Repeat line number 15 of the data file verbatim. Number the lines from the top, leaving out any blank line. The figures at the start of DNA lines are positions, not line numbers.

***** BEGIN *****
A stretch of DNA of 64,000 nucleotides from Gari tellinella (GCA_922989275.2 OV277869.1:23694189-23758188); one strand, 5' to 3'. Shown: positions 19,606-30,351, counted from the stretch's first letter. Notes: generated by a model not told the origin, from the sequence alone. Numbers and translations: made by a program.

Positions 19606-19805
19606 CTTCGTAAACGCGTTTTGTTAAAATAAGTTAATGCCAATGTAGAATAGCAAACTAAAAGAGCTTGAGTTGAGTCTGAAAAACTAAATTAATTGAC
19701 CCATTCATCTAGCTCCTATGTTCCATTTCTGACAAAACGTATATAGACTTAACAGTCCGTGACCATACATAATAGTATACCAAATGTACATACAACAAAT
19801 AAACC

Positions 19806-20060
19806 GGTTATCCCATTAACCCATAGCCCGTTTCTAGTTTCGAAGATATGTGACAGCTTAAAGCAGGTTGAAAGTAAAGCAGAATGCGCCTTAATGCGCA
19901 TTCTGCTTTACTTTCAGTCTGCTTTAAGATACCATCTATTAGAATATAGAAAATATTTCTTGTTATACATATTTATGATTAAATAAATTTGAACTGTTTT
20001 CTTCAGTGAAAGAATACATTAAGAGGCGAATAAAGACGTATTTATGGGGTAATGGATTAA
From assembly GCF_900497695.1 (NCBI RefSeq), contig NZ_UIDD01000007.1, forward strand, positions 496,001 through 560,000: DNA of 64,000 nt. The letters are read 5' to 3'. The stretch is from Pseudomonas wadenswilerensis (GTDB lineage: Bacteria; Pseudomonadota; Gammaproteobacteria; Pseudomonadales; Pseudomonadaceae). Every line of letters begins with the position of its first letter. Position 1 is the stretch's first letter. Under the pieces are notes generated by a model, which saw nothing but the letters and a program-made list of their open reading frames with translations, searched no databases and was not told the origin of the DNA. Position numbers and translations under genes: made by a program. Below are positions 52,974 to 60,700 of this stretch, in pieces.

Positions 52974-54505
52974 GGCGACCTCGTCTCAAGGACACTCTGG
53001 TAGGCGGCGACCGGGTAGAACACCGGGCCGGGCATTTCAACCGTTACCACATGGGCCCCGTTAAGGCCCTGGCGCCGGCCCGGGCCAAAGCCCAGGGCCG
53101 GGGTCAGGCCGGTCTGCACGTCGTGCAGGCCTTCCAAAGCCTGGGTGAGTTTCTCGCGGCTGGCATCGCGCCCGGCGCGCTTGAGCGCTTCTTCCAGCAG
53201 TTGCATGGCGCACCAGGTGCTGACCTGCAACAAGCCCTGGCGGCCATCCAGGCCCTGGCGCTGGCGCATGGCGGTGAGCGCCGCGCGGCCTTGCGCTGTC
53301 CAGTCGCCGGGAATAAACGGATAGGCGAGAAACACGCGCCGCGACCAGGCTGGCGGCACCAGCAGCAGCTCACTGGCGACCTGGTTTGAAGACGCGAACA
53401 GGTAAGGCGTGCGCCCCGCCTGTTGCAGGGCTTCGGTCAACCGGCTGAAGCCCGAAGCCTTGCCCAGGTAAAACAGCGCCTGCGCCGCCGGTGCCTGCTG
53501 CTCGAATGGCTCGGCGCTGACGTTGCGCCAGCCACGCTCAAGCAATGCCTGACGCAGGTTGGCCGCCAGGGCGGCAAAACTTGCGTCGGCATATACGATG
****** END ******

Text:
53201 TTGCATGGCGCACCAGGTGCTGACCTGCAACAAGCCCTGGCGGCCATCCAGGCCCTGGCGCTGGCGCATGGCGGTGAGCGCCGCGCGGCCTTGCGCTGTC